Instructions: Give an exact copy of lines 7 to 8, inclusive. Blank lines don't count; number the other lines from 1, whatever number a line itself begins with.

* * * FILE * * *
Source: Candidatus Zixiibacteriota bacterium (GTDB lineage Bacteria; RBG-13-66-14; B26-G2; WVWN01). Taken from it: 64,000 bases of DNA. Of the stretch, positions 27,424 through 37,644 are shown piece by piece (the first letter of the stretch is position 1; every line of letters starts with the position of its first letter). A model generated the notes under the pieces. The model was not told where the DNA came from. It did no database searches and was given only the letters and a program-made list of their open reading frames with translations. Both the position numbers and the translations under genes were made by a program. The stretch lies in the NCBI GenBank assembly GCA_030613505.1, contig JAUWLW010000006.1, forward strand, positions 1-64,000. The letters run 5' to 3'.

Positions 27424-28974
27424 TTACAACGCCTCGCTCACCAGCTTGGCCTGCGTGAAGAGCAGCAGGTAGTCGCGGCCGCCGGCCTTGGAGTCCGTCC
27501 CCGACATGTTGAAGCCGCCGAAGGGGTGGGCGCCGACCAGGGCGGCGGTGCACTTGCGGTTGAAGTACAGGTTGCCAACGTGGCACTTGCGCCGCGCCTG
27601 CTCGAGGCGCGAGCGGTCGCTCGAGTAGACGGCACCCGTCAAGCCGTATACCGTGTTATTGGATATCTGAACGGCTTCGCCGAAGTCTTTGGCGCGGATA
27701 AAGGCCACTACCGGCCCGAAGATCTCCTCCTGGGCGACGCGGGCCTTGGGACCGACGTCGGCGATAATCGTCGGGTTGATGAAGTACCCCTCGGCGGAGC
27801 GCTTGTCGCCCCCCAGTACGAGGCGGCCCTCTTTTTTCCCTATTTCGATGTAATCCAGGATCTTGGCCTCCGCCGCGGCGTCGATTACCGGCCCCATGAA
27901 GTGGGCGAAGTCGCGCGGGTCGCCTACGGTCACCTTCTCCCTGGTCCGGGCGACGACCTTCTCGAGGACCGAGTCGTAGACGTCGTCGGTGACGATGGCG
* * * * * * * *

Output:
27801 GCTTGTCGCCCCCCAGTACGAGGCGGCCCTCTTTTTTCCCTATTTCGATGTAATCCAGGATCTTGGCCTCCGCCGCGGCGTCGATTACCGGCCCCATGAA
27901 GTGGGCGAAGTCGCGCGGGTCGCCTACGGTCACCTTCTCCCTGGTCCGGGCGACGACCTTCTCGAGGACCGAGTCGTAGACGTCGTCGGTGACGATGGCG